They watch their home go up in flames from the street, and it feels like everything that happened in the past two seasons in that house is gone. The baby they tried so hard to create is no longer there with them and so the one reason for Serena to comply with Fred is gone. He told her that he was in control of the house, but with the mansion in flames, Serena finally has a chance at the upper hand. She might leave with him, but she was able to get out of that creepy house without ending her life. As depressing as the situation feels, it could still mean a new chance for Serena.

The destruction of Serena and Fred’s house also creates a new beginning for June. Instead of trying to figure out how to escape from their home, as she’d done in the past, June is sent away and disciplined. She takes each punishment with a straight face, knowing things will never go back to the way they were. The relationship that she built up with Fred is shattered now that he no longer trusts her and won’t be of any use to her. Even though June is having her feet lashed, it is a beneficial change of pace to get out of that house and seek out new connections that could get her and her daughter to Canada. For once, the show may be working in her favor, as the new home she is sent belongs to someone we’ve met before: Joseph Lawrence (Bradley Whitford). He may be shady, but Joseph has power that June plans on using in the future.

While June and Serena are going in different directions in Gilead, Emily navigates the woods between Gilead and Canada. The scene is brutal to the audience, tricking them twice into thinking that Emily and the baby are doomed. Just when it seems like they were caught by Gilead police, it turns out to be Canadian border officials there to save them. The moment strikes viscerally, especially when the show conditions viewers to expect the worst for each character. It feels unbelievable that Emily could actually make it out because it’s the outcome Gilead convinced everyone couldn’t happen.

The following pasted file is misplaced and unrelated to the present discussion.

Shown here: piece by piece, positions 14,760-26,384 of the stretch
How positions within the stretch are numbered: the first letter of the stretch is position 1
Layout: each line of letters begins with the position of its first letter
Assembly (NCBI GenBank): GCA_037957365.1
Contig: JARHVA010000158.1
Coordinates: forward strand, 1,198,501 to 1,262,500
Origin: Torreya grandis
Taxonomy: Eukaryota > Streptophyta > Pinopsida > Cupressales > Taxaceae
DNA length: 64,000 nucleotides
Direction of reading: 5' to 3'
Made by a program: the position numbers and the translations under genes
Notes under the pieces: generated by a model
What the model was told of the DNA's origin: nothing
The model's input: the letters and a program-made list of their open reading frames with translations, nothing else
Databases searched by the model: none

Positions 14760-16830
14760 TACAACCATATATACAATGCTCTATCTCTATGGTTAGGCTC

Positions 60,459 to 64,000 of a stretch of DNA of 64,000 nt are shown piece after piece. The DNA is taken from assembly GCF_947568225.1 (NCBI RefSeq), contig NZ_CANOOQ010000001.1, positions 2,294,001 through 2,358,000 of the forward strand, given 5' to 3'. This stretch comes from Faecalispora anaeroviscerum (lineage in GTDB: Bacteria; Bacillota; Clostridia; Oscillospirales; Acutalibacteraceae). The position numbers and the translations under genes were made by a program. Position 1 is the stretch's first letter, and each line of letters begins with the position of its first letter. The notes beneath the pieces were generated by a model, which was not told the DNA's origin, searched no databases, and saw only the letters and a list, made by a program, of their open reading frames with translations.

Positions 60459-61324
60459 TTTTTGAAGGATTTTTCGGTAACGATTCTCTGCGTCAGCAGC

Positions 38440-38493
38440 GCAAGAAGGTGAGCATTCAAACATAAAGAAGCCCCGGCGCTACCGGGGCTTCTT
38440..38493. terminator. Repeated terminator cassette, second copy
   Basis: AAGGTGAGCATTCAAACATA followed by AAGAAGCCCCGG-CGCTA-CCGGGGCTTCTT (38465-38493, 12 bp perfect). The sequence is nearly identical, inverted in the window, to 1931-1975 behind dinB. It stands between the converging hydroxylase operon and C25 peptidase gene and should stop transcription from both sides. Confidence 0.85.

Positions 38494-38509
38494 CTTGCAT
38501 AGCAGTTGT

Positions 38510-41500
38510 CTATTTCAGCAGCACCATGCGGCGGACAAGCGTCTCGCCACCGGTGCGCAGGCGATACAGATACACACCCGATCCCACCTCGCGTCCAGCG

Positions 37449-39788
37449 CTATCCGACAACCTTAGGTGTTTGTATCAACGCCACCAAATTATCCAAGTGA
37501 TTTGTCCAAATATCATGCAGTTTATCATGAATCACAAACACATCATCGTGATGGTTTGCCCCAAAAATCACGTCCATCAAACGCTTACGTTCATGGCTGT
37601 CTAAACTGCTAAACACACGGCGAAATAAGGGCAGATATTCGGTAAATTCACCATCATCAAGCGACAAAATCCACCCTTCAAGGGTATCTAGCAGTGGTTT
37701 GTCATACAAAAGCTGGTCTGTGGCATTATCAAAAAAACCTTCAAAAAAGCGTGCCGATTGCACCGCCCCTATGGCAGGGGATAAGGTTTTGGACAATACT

Emily’s escape is certainly a breath of hope in this first episode, the kind that the audience needs in order to continue watching such a dark show. It’s brutal to watch the women of The Handmaid’s Tale get beaten down week after week, but these moments of relief are why people will continue to want to follow their stories. Now that Emily is in a new country and given asylum, there will be new things for her to worry about, but her life will still be better than the trauma she endured in Gilead.

Starting off the season by pushing its characters in different directions should be how every drama approaches premieres. However, The Handmaid’s Tale especially benefits from this because it can feel hopeless when it seems like the characters have nothing to look forward to. June, Serena, and Emily have changed so much since season one, but this episode proves they have a lot more left in them and that the audience should be excited to see where they’re headed.

Episodes 1 and 2 of the third season of The Handmaid’s Tale are available to stream now on Hulu.

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Emily Kubincanek is a Senior Contributor for Film School Rejects and resident classic Hollywood fan. When she's not writing about old films, she works as a librarian and film archivist. You can find her tweeting about Cary Grant and hockey here: @emilykub_